My kids have enjoyed

Arugula pesto pasta with broiled fish

Shrimp salad with brie

Deviled eggs, corn salad, rye bread

Tuna rice salad

Vegetable pasta salad

Vegetable stir-fry with eggs

Shrimp pasta salad, tomatoes with buttermilk dressing, goldfish in beet hummus

Imitation crab salad open face, roasted sweet potatoes, applesauce

Thursday, October 12, 2017

Effortless Entertaining: Afternoon Tea edition

When your kids want birthday cake, but your family is done with birthdays until spring?

Have a birthday party for your eldest son's hobby horse Christmas Horse III (known to his friends as simply Horse). Horse joined our family the weekend of our small town's Oktoberfest, and as such his birthday is observed as a moveable feast, the first Saturday in October. We celebrate his birthday with afternoon tea, which is both an easy and economical way to entertain. I estimate I spent about $20 on groceries- not bad for a gathering of thirty people. Since nothing save the tea is served warm, this meal lends itself well to being made ahead. If you have an older child, the two vegetable items could easily be made by them.

Cucumber Slices with cream cheese and tomato
Celery Sticks with Pimento
Deviled Eggs
Curry Chicken Salad Sandwiches
(Imitation) Crab Rolls
Scones (by Neighbor 1) with Apple Butter
Cookies (by Neighbor 2)
Never fail chocolate cake with ganache (also excellent made with coffee or red wine in place of beer)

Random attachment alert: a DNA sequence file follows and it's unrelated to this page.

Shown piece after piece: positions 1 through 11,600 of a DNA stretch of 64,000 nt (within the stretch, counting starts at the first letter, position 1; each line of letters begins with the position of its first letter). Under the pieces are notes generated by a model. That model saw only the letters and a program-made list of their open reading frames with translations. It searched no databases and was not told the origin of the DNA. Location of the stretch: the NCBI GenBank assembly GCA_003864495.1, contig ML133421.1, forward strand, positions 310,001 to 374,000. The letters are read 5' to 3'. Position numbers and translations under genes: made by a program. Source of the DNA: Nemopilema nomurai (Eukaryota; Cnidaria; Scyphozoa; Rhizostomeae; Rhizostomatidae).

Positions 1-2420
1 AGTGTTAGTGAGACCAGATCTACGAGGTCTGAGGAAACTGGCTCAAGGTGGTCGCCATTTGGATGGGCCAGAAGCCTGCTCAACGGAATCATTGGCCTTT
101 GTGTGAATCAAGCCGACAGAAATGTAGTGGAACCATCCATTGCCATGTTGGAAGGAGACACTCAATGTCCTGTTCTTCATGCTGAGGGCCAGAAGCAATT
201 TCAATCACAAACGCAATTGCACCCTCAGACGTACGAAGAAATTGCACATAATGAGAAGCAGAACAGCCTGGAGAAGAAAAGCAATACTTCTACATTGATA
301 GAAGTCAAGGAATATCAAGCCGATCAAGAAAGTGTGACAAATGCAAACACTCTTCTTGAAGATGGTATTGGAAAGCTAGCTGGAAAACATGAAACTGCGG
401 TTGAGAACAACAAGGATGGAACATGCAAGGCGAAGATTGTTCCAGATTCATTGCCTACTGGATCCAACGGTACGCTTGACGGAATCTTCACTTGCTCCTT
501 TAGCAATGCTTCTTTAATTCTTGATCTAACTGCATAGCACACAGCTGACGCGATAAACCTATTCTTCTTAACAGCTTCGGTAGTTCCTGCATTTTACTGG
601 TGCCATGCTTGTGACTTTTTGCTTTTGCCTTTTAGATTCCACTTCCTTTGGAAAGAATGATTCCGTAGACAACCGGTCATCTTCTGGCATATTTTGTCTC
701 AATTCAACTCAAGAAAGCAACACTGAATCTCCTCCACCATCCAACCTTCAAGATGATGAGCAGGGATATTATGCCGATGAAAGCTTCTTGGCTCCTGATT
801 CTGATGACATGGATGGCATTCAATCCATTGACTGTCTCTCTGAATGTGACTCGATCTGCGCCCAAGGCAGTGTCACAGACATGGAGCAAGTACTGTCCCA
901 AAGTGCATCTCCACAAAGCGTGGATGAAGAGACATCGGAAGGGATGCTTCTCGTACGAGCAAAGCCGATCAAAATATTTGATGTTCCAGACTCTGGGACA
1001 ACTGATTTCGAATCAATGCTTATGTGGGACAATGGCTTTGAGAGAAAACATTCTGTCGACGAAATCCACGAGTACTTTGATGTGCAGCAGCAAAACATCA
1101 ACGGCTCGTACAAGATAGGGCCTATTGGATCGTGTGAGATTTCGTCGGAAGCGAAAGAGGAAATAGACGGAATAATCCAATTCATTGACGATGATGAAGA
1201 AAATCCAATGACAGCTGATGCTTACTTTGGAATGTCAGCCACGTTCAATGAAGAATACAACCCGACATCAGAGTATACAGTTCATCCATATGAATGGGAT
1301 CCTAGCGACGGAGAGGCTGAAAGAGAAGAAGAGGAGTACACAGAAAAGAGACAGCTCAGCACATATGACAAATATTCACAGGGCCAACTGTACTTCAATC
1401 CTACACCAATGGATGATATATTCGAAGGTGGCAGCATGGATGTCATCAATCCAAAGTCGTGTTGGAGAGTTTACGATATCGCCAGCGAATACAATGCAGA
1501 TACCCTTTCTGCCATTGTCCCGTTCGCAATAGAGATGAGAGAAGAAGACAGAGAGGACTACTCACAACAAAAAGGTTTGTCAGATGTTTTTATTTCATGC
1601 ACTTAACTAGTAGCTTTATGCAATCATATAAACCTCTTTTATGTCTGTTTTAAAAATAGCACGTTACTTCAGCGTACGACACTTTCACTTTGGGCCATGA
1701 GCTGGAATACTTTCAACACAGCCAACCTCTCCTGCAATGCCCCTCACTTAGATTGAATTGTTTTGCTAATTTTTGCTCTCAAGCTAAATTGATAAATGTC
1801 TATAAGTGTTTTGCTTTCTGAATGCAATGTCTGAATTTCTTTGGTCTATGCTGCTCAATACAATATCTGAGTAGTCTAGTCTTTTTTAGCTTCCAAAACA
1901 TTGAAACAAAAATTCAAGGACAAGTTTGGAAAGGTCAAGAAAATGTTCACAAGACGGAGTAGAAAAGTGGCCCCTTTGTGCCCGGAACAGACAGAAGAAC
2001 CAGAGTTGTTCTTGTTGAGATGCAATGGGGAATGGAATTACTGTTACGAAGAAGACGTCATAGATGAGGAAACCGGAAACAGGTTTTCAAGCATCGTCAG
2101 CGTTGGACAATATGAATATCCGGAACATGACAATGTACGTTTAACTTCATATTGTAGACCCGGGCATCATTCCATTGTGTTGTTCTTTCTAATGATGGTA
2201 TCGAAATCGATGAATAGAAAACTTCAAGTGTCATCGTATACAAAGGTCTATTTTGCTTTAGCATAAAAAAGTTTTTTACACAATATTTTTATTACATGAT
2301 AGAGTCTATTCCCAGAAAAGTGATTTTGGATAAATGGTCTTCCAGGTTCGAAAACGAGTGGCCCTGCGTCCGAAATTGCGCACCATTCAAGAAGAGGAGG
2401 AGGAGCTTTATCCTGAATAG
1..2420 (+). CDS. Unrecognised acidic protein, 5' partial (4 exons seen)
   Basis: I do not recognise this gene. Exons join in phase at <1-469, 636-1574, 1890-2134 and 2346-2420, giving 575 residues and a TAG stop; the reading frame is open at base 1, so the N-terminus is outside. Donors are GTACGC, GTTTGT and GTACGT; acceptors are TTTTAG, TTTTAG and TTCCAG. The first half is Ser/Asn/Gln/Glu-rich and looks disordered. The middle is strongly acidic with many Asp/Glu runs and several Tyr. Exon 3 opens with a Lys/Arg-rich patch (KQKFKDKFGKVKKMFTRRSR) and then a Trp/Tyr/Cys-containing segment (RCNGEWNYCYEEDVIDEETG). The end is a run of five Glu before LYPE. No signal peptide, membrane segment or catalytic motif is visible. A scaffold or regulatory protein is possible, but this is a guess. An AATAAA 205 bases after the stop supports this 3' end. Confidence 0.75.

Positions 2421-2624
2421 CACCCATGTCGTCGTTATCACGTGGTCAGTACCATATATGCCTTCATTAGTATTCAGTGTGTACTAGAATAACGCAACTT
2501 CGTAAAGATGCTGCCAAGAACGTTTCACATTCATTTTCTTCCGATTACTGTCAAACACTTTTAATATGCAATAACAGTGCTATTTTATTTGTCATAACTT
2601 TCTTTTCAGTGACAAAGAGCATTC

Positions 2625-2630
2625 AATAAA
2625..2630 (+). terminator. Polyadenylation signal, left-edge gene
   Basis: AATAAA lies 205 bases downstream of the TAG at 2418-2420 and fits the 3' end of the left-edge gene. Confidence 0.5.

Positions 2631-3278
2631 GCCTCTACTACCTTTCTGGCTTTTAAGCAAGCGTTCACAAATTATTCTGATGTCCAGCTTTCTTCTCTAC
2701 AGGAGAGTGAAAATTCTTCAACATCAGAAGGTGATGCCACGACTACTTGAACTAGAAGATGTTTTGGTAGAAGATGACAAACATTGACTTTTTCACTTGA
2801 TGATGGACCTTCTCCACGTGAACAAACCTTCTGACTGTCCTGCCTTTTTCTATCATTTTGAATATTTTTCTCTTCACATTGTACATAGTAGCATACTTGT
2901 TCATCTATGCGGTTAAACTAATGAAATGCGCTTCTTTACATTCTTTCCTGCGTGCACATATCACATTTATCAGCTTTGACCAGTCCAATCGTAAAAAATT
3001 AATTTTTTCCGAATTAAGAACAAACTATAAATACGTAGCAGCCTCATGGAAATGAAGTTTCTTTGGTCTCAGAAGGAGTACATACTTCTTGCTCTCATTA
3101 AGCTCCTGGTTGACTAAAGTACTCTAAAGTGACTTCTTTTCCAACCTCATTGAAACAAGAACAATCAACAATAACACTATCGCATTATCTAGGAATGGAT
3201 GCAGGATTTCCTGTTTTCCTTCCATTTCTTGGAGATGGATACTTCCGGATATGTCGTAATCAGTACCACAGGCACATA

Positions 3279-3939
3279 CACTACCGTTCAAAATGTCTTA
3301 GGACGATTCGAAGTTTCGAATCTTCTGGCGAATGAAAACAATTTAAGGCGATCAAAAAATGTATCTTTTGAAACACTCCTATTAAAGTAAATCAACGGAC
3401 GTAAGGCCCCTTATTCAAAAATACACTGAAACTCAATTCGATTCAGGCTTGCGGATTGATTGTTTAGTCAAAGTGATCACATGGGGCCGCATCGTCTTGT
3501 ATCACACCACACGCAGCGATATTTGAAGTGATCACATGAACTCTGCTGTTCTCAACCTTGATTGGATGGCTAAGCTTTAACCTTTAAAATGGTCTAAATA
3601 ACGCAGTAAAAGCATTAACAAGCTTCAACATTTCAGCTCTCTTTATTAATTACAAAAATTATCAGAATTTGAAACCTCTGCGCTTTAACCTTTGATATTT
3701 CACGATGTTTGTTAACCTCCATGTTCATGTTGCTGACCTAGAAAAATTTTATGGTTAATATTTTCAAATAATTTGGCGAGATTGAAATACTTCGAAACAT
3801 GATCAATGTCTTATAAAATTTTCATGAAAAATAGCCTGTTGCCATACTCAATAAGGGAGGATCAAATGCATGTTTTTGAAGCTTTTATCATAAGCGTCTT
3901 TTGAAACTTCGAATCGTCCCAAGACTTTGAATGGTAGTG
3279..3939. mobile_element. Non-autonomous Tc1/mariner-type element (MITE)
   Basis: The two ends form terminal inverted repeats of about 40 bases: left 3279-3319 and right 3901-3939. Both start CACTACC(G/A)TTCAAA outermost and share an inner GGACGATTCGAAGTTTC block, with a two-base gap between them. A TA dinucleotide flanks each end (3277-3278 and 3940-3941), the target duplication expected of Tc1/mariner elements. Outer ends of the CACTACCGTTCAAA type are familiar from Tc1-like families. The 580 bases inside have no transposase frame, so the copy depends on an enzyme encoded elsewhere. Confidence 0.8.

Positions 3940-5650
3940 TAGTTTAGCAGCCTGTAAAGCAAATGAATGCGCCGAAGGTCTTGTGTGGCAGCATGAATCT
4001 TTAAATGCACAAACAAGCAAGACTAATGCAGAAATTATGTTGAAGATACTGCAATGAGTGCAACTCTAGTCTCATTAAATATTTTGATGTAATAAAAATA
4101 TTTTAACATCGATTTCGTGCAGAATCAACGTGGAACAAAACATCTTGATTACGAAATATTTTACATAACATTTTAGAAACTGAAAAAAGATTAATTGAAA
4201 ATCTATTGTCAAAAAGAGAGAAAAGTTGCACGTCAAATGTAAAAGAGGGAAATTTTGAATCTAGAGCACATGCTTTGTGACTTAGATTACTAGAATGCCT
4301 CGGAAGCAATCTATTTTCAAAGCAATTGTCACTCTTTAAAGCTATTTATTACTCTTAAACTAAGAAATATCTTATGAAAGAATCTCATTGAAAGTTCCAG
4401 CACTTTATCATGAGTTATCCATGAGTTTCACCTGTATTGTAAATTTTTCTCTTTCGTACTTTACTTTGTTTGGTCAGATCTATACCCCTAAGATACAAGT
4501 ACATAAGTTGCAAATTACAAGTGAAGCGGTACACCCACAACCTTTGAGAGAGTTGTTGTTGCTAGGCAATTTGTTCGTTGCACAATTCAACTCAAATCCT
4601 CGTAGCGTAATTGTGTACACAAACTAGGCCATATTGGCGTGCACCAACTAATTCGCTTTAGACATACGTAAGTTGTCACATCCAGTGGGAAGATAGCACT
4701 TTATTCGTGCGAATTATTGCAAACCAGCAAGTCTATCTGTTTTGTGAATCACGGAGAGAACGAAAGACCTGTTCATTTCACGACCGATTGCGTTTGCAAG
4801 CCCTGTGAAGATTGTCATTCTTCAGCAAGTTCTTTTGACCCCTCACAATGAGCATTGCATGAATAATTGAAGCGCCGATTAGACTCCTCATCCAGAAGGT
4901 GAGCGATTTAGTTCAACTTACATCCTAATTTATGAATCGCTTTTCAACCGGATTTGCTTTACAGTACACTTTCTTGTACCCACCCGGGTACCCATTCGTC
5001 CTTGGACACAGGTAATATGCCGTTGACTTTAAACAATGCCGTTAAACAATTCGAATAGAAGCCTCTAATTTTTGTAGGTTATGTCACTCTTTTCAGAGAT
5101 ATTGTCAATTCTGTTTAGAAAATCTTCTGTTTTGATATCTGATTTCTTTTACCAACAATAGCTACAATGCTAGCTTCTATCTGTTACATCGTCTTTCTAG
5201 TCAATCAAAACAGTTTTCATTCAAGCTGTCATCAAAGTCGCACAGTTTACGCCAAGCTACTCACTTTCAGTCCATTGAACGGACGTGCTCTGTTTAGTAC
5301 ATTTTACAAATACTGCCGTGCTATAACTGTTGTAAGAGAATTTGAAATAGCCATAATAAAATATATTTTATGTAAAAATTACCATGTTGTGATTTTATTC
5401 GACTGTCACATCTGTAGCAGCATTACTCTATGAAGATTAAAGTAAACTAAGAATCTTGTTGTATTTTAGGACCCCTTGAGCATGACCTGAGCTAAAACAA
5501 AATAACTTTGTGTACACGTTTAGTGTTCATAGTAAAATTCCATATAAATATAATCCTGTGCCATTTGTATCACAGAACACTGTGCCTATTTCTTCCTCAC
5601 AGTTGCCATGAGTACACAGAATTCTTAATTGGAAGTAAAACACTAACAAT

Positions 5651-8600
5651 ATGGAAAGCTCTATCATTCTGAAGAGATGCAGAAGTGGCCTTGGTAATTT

Rooibos tea
I meant to put out a bottle of sherry, but forgot and no one seemed to find anything lacking.


This year we had 10 adults and 8 eating children in attendance. I made a dozen each of the sandwiches (2 lb chicken breasts and 2 packages imitation crab), 1 dozen deviled eggs, and 2 dozen of the cucumber slices. No one went hungry, but there were not many leftovers, either. I had one large slow cooker full of chai (could have used more) and made two pots of the rooibos tea over the course of the afternoon. The adults used bone china, but since the kids had theirs al fresco, they used tin cups from the picnic basket.

A horse is a horse, of course, of course....

Wednesday, October 11, 2017

The Effortless Entertaining Series

We here at PSOCL recognize the role that neighborhood gatherings play in building up the domestic church. From large baptism receptions to wedding cakes to chili or spaghetti suppers and afternoon teas, your friendly neighborhood church ladies have found ways to entertain easily and economically. Going forward, we will share the "Effortless Entertaining" series: some behind the scenes looks at family friendly social gatherings with tips about how to host your own.

Tuesday, October 10, 2017

Universal tomato base

When your farmers' market offerings look this:
(it was really more like 12-13 pounds...)

But your canning mojo has up and went and your canning pot is only big enough for pints and you simply can't face all that blanching...